• dodge50dodge50 Member Posts: 14
  • tundradudetundradude Member Posts: 588
    Tundra has 5 speeds because I have one.

    It is shame that some Toyota dealers are extremely moronic. I have come across some of these. We have nice dealers here in NC where I live. The same is true about service and the cost of service. It all depends on where you live. The same is also true for any automaker.

    Unless you buy a Saturn, no one should pay sticker price. I never have and never will. Here again, it all depends where you live. Places that have more competition will spur better prices and an easier way to haggle over prices.
  • tundradudetundradude Member Posts: 588
    On Edmunds, the Tundra is compared to the F-150 in one topic, the Silverado in another, the Ram in yet another, and now to a Dakota. This all makes interesting reading which has been quite amusing at times to read in the past year.

    The Dakota is no question a midsize truck. Dodge thinks its a compact and anyone can see in most automotive magazines that is compared as such. Even Dodge in its advertising says its a compact. There are two Dakota's in my neighborhood. One is an 89 and the other is a 92. Both of my neighbors have been trying to sell them for the past year but no one wants them. They are perfect for the midsize classification but they have towing and hauling capacties of a compact. I know the newer Dakotas have addressed this issue in the towing area with now a V8 option but not in the hauling capcity. In conclusion, this truck is not a true comparsion with the Tundra.

    Next size up is the Tundra.

    The next size up is the Ford and the Dodge. The Tundra would be comparable if it was a few inches wider and a few inches longer. Although, I would like to say the only difference in the length is the hood length. The Tundra stands with the crowd in towing and hauling capacity for like trucks. This means Ford and Dodge produce heavy duty versions and this is not comparable to the Tundras.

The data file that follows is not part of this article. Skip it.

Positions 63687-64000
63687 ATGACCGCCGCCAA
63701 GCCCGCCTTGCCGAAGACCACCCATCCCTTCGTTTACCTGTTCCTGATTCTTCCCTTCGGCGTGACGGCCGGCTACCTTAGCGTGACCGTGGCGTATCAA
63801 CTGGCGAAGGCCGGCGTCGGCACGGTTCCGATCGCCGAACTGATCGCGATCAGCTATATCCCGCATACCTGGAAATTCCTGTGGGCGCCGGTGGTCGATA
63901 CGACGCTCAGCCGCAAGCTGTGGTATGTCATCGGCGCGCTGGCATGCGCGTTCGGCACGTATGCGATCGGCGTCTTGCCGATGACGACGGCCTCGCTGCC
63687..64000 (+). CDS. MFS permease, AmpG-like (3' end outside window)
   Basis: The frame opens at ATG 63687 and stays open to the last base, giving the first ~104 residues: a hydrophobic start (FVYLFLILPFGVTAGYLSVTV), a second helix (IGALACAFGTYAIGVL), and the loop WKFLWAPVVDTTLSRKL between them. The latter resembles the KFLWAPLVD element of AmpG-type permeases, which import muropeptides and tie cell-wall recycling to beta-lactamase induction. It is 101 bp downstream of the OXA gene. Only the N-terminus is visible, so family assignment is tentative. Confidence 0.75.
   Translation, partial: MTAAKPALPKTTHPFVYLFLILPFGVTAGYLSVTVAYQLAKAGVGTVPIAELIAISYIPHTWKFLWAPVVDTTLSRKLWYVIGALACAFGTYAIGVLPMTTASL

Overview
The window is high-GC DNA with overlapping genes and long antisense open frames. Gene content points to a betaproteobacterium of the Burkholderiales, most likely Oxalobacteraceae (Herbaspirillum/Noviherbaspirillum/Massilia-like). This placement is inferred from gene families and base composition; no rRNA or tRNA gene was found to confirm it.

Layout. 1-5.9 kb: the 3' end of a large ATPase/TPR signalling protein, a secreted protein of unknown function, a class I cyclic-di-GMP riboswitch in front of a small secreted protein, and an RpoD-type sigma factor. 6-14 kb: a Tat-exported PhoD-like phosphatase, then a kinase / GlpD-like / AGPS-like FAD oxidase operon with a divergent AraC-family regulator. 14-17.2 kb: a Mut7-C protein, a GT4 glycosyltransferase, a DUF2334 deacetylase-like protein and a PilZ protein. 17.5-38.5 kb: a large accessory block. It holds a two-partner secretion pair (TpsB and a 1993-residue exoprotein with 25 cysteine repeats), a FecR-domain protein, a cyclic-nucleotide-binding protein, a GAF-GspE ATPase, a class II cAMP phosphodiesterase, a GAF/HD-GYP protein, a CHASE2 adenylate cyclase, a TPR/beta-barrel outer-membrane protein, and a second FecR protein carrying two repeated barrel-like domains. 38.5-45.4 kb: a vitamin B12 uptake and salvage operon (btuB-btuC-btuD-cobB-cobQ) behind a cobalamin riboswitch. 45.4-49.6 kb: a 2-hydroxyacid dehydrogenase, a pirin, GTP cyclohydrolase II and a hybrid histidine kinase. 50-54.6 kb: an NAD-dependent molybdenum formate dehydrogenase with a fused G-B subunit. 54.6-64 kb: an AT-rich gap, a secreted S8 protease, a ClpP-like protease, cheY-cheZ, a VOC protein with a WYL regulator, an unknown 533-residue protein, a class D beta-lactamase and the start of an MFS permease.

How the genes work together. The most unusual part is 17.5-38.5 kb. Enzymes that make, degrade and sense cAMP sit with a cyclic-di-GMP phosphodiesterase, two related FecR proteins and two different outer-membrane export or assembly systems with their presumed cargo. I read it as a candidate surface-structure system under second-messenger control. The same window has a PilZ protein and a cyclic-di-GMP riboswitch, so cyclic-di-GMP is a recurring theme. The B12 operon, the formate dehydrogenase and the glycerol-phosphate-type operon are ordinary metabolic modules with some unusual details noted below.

The biggest of the crowd is the new Chevy. Its bigger mainly because of its big back seat. There is a 93 Chevy in the neighberhood, too. Its been a good truck and the two Dakotas pale in comparison in reliability. The same is true about the Tundra here too in comparing these two trucks.

    I like what Motor Trend said about the Tundra in this aspect: The Tundra is 7/8 the Ford, Chevy, or Dodge. Its truly 24/25 the size. The Dakota is 23/25. A true compact like the Ford Ranger is 20/25. It puts all the trucks in perspective.

    In conclusion, the Tundra is more full size than midsize if their had to be a decison. Personally, the tundra is between the two and should be noted as such. So what is the fair comparison. There is no direct competition in size but there is competition between the Big 3 in hauling and towing capacities. The Tundra used to be the correct size in full size terms. The big 3 trucks just got bigger. Its all related to those extended cabs getting bigger and bigger with each redesign. Quad cab designs will continue this pattern.

    Finally; one more point, its not the big 3, its the big 2. Dodge is owned by Damiler-Benz and guess who gets the profit out of those Dodge trucks. Plymouth will die soon, Dodge will see some changes and maybe some changes in their trucks by Damiler-Benz corporate headquarters. Dodge owners should be wary.
  • trucksrmetrucksrme Member Posts: 381
    Ya said:

    ... but there is competition between the Big 3 in hauling and towing capacities.

    tundra max haul 7200 LBS
    Silverado max haul 9600 LBS

    That be competive now? That Chevy be towin 2400 LBS more than "da runt"! Yet "da runt" just tow 1000 LBS more than Dakota. Lookin like "da runt" be more the mid than a "full size" now. Let that smoke clear from ya eyes now! Good luck on this one now!
  • themacguythemacguy Member Posts: 417
    Agree totally with the comparison re: Motor Trend. The 'people' in these Topics that spit on each other about the 'size matters' issues are a lot like kids in the sandlot in school days gone by. It's totally irrelevant; what matters are the quality and longevity issues that = the total value for whatever you buy. A bone stock std. 4 banger Ranger is one heckuva good value for someone who remembers having to drive the old Luvs and such (I sure do). The same for the larger trucks, etc. It's just that now, NOW we FINALLY have lots & lots of choices to fit the little 'niche needs' in our individual lives - the way car choices have been for a long, long time. We are absolutely getting spoiled rotten, and some of us are starting to act like those little brats (from our obviously distant memories) that we abhor.